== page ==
Glucose Test FAIL.

I figured I would be better off typing this out while everything is still fresh in my mind.

First off, today started out good.  I woke up right at my alarm, at 6 a.m. which reminds me how I could never work another job requiring me to wake up before the sun rises…but in this case, I was ready to go.  My appointment was scheduled for 7 a.m.   I showered, got dressed, and took my anti-nausea medicine with some water, per my doctor’s instructions.  I was also told to fast for 10 hours before the test.  Not easy for me since I eat little things ALL THE TIME.  But, I managed.

Driving along…driving along…I told Mike he didn’t need to go with me to this test.  I brought some work-related items with me to go through while I waited.  No traffic, good music, good moods, sun was out, snow was melting.  Created a Nick Drake station on Pandora.  Good vibes.

Got to the diagnostic center right before 7.  Signed in with the registration lady and waited a few minutes before Lynn, the nicest phlebotomist ever, came to bring me to the lab.

For those of you who don’t know, you are pretty much required to have a glucose screening test done towards the end of your second trimester.  This tests you for gestational diabetes.  Gestational diabetes is a high blood sugar condition that some women are unlucky enough to develop during their pregnancy.  Since it doesn’t really produce any symptoms, this lovely test is the only sure-fire way to find out if you have it.  Here is the dumb part:  A positive result doesn’t necessarily mean that you have gestational diabetes.  It just means that more testing and pricking is required (i.e. glucose tolerance test).  Stupid pricks.

So Lynn brings me to the lab, and sets a small bottle in front of me explaining that I need to drink it in less than 5 minutes.  The first bottle she gave me was frozen solid, so I was pleased, until she noticed it too and went to get me another one.  She said not to listen to all of those horror stories I was told by my friends about how gross it tastes, blah blah.  She said they switched the flavor to lemon-lime, and now far less women actually get sick from it.

I start drinking, and was pleasantly surprised.  Now, by no means would I ever choose to drink this, but it wasn’t as bad as I had pictured the taste to be.  I still held my nose like a little kid and drank it all down.  I was quite pleased with myself, because I didn’t even feel the least bit nauseous!  Lynn gave me a sheet of paper, outlining that I would need to walk back to the lab at 8:10 a.m.   She told me to read the list she gave me.  This basically included “Do not leave the facility/ waiting room”…”You may use the restroom”…and “If you start to feel light-headed or queasy, tell the front desk immediately”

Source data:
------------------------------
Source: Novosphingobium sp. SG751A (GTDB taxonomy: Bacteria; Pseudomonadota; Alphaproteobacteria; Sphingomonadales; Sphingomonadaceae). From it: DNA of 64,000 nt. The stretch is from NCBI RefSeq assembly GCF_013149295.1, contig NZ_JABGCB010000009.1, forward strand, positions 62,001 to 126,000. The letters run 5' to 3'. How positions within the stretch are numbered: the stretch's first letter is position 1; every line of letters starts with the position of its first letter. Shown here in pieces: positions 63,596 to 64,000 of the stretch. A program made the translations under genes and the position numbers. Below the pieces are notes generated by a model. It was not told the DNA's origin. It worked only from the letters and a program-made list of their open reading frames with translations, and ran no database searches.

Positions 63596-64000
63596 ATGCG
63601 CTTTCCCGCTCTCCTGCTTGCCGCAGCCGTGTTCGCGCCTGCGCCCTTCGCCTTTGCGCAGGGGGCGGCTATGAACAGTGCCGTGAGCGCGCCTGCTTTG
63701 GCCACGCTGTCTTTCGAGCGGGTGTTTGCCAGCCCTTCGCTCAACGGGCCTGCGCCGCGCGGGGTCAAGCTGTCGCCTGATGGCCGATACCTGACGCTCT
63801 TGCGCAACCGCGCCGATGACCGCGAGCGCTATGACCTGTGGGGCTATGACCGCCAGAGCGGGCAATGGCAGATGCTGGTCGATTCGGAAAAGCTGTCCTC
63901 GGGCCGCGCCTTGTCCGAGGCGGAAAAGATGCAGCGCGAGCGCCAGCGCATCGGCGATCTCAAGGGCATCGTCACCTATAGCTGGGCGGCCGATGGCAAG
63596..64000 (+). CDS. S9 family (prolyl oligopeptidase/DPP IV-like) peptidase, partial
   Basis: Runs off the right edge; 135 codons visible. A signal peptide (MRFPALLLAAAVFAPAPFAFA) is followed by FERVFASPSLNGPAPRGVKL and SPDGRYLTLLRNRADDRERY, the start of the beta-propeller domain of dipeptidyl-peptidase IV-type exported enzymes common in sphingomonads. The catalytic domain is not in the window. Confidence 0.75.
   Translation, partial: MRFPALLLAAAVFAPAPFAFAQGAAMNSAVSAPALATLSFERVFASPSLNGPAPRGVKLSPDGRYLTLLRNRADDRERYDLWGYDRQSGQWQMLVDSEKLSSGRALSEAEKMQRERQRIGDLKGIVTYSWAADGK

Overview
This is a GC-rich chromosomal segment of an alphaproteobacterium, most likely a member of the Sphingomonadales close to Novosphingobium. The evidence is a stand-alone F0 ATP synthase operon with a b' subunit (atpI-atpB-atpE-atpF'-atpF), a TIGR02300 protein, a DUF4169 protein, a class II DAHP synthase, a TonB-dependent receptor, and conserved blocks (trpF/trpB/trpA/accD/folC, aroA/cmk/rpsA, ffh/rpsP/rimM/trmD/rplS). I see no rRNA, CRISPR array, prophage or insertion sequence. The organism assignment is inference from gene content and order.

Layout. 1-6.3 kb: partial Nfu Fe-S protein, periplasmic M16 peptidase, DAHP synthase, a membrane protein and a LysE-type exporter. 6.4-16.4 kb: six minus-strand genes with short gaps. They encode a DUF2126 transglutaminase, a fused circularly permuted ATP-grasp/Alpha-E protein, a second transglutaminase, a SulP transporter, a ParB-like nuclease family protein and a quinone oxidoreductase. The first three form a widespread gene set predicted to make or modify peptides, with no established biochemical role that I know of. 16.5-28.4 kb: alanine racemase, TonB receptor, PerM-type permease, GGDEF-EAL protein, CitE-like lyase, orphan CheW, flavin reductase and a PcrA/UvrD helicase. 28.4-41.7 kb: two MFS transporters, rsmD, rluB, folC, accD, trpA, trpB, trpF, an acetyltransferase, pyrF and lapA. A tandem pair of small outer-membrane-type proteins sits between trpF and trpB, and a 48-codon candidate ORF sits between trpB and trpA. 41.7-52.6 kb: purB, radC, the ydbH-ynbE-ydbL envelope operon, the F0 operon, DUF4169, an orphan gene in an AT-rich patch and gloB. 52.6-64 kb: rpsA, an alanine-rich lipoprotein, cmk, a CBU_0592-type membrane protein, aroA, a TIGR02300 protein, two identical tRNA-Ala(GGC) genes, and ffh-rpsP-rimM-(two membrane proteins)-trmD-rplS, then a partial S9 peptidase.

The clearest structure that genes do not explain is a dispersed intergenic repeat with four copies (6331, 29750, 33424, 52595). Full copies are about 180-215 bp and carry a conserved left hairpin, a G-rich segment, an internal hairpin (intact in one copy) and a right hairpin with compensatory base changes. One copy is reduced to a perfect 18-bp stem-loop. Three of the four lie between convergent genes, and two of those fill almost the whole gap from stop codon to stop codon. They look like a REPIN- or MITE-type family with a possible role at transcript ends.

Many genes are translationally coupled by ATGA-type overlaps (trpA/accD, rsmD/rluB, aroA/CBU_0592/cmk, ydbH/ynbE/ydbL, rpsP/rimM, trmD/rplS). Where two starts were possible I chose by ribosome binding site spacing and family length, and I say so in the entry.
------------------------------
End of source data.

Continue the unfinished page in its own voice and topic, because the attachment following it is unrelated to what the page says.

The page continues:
So I head back to the waiting room and take out my work items to sort through.  It was merely alphabetizing some inspection forms, but busy work that needed to get done.  In the background, Nancy Grace was playing.  I realize how much I actually hate her while being forced to listen to her shenanigans.  About 30 minutes pass, and I’m starting to lose focus.  I figure, this is understandable since I have nothing in my stomach but this ultra-sugar water.  It gets so bad that I have to put my work documents away.  I just sat and focused on assclown Nancy Grace, and kept looking around the room.

At this point, I was starting to feel queasy and quite light-headed.  I got up, and noticed the only two registration clerks were helping two people check in.  I didn’t want to be rude, so I waited.  Then I promptly changed my mind because things were starting to spiral out of control.  I got the one woman’s attention who check me in, and told her I was feeling queasy and quite weak.  She told me to go ahead and walk back to the lab to see Lynn.  I grabbed my stuff and made my way back to the lab.  I don’t even remember the walk.  When I saw Lynn, she assumed the hour had gone by and it was ready for my blood to be drawn.  When she looked up at me from her laptop screen, she must have known something was wrong and grabbed my arm and guided me to a chair in the back.  I guess I was trying to tell her I was weak and dizzy, but I wasn’t making any sense.  She told me I was whiter than my coat (no pale jokes!)